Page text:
Radburn, M and Stott, CJT (2018) The Social Psychological Processes of ‘Procedural Justice’: Concepts, Critiques and Opportunities. Criminology and Criminal Justice. ISSN 1748-8966

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Abstract

Contemporary research on policing and procedural justice theory (PJT) emphasises large-scale survey data to link a series of interlocking concepts, namely perceptions of procedural fairness, police legitimacy and normative compliance. In this paper we contend that as such, contemporary research is in danger of conveying a misreading of PJT by portraying a reified social world divorced from the social psychological dynamics of encounters between the police and policed. In this paper we set out a rationale for addressing this potential misreading and explore how and why PJT researchers would benefit both theoretically and methodologically through drawing upon advances in theoretical accounts of social identity, developed most notably in attempts to understand the crowd action. Specifically, we advance an articulation of a ‘process-based’ model of PJT’s underlying social and subjective dynamics and stress the value of ethnographic approaches for studying police-‘citizen’ encounters.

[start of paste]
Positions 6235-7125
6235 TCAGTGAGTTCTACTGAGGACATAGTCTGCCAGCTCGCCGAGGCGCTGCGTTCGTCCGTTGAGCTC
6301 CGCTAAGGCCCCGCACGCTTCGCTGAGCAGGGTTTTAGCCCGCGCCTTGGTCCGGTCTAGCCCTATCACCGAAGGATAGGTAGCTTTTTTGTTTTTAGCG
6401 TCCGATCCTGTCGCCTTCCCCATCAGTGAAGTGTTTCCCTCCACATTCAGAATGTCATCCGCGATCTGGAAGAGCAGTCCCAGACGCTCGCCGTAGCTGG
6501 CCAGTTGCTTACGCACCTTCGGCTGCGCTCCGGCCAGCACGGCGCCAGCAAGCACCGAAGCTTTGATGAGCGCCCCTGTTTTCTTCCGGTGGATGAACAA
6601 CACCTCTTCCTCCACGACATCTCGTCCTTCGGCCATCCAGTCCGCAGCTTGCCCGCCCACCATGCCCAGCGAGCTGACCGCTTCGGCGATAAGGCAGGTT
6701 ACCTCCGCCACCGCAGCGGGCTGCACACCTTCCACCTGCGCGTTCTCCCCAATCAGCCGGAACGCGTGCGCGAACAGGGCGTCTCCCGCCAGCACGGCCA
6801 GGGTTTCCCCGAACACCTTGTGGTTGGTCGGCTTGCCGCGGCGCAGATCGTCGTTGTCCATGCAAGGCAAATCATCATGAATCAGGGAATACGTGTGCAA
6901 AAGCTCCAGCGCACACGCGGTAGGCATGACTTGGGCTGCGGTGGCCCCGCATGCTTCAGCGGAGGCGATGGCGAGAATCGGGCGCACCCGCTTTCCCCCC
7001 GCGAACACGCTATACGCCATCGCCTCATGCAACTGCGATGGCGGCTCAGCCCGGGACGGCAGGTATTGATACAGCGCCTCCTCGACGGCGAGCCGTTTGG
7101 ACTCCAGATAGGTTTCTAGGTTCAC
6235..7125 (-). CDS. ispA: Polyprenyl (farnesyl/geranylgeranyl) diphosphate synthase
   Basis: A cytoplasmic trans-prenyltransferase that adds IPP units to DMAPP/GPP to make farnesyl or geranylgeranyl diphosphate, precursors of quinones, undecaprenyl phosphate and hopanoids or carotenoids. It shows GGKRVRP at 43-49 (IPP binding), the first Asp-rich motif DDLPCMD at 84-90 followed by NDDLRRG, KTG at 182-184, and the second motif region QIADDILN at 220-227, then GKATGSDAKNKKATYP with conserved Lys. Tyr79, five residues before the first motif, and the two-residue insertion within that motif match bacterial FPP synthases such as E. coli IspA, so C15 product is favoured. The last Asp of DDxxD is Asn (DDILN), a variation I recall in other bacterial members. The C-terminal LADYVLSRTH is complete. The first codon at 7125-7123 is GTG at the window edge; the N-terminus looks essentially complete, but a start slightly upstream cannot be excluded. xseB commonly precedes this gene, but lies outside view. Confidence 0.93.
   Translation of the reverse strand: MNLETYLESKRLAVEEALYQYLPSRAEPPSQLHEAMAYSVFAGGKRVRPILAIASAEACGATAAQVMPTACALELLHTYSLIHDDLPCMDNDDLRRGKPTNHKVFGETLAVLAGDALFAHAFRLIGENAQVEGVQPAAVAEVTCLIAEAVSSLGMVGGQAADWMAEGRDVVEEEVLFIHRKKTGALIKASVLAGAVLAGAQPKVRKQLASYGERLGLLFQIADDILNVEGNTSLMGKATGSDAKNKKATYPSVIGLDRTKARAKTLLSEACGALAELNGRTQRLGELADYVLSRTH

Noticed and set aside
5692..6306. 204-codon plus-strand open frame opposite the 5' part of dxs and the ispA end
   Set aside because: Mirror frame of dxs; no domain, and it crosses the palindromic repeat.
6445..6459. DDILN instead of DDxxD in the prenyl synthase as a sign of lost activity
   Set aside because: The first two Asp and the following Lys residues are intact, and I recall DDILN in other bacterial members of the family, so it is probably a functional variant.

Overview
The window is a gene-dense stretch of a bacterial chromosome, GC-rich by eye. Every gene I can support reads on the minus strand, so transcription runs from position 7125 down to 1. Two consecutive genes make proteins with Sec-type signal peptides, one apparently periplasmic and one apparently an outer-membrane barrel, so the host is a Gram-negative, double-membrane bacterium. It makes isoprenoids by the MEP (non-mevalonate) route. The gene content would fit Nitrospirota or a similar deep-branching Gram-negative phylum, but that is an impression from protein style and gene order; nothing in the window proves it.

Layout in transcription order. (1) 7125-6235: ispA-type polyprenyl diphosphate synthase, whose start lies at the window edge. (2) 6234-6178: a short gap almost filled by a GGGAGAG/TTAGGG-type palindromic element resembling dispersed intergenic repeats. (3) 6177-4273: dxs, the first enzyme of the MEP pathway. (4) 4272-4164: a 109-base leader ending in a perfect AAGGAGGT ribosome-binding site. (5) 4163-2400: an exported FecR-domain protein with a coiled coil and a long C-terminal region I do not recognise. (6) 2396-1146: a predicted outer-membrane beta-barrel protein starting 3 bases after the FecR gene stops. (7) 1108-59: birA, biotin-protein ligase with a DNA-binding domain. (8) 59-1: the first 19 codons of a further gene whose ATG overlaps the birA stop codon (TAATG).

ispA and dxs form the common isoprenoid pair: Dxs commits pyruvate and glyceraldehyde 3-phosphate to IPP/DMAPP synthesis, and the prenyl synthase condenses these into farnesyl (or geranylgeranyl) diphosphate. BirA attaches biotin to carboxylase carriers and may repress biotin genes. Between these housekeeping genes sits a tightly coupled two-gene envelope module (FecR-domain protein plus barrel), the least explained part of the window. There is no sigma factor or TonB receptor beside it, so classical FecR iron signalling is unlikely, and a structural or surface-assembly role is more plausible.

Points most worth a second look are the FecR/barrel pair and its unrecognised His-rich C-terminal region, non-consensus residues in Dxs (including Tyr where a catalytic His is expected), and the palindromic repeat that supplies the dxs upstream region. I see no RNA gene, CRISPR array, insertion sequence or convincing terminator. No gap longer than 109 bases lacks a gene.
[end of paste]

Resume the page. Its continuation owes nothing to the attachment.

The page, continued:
Item Type: Article
Additional Information: © Sage Publications. This is the accepted author manuscript (AAM). The final published version (version of record) will be available online via Sage Publications at https://doi.org/10.1177%2F1748895818780200- please refer to any applicable terms of use of the publisher.
Uncontrolled Keywords: Police legitimacy, social identity, procedural justice, crowds, policing
Subjects: H Social Sciences > HV Social pathology. Social and public welfare > HV1 Criminology
H Social Sciences > HV Social pathology. Social and public welfare > HV7231 Criminal justice administration
Divisions: Faculty of Natural Sciences > School of Psychology
Depositing User: Symplectic
Date Deposited: 31 May 2018 15:45
Last Modified: 20 Jun 2018 11:50
URI: http://eprints.keele.ac.uk/id/eprint/4946

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